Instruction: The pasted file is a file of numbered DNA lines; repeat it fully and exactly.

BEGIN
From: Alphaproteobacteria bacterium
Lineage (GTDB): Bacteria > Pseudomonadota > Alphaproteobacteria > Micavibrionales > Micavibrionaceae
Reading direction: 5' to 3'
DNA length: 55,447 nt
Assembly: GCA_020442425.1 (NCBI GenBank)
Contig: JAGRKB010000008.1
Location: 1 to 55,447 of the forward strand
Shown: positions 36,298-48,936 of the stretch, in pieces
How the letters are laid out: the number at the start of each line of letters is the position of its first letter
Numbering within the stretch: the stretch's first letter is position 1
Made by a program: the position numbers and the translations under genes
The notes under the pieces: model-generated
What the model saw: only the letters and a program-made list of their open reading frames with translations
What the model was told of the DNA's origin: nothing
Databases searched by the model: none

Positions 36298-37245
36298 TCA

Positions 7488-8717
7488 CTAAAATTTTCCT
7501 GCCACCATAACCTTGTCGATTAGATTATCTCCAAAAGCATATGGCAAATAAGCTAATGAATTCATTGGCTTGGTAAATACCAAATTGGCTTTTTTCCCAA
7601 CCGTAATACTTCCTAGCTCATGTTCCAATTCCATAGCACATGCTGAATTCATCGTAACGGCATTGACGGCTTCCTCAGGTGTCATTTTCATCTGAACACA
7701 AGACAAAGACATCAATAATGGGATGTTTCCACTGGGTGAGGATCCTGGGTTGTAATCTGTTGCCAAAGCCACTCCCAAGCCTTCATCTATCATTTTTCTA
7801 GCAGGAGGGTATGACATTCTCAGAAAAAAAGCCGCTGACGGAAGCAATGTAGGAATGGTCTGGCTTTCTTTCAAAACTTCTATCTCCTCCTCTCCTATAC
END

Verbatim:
From: Alphaproteobacteria bacterium
Lineage (GTDB): Bacteria > Pseudomonadota > Alphaproteobacteria > Micavibrionales > Micavibrionaceae
Reading direction: 5' to 3'
DNA length: 55,447 nt
Assembly: GCA_020442425.1 (NCBI GenBank)
Contig: JAGRKB010000008.1
Location: 1 to 55,447 of the forward strand
Shown: positions 36,298-48,936 of the stretch, in pieces
How the letters are laid out: the number at the start of each line of letters is the position of its first letter
Numbering within the stretch: the stretch's first letter is position 1
Made by a program: the position numbers and the translations under genes
The notes under the pieces: model-generated
What the model saw: only the letters and a program-made list of their open reading frames with translations
What the model was told of the DNA's origin: nothing
Databases searched by the model: none

Positions 36298-37245
36298 TCA

Positions 7488-8717
7488 CTAAAATTTTCCT
7501 GCCACCATAACCTTGTCGATTAGATTATCTCCAAAAGCATATGGCAAATAAGCTAATGAATTCATTGGCTTGGTAAATACCAAATTGGCTTTTTTCCCAA
7601 CCGTAATACTTCCTAGCTCATGTTCCAATTCCATAGCACATGCTGAATTCATCGTAACGGCATTGACGGCTTCCTCAGGTGTCATTTTCATCTGAACACA
7701 AGACAAAGACATCAATAATGGGATGTTTCCACTGGGTGAGGATCCTGGGTTGTAATCTGTTGCCAAAGCCACTCCCAAGCCTTCATCTATCATTTTTCTA
7801 GCAGGAGGGTATGACATTCTCAGAAAAAAAGCCGCTGACGGAAGCAATGTAGGAATGGTCTGGCTTTCTTTCAAAACTTCTATCTCCTCCTCTCCTATAC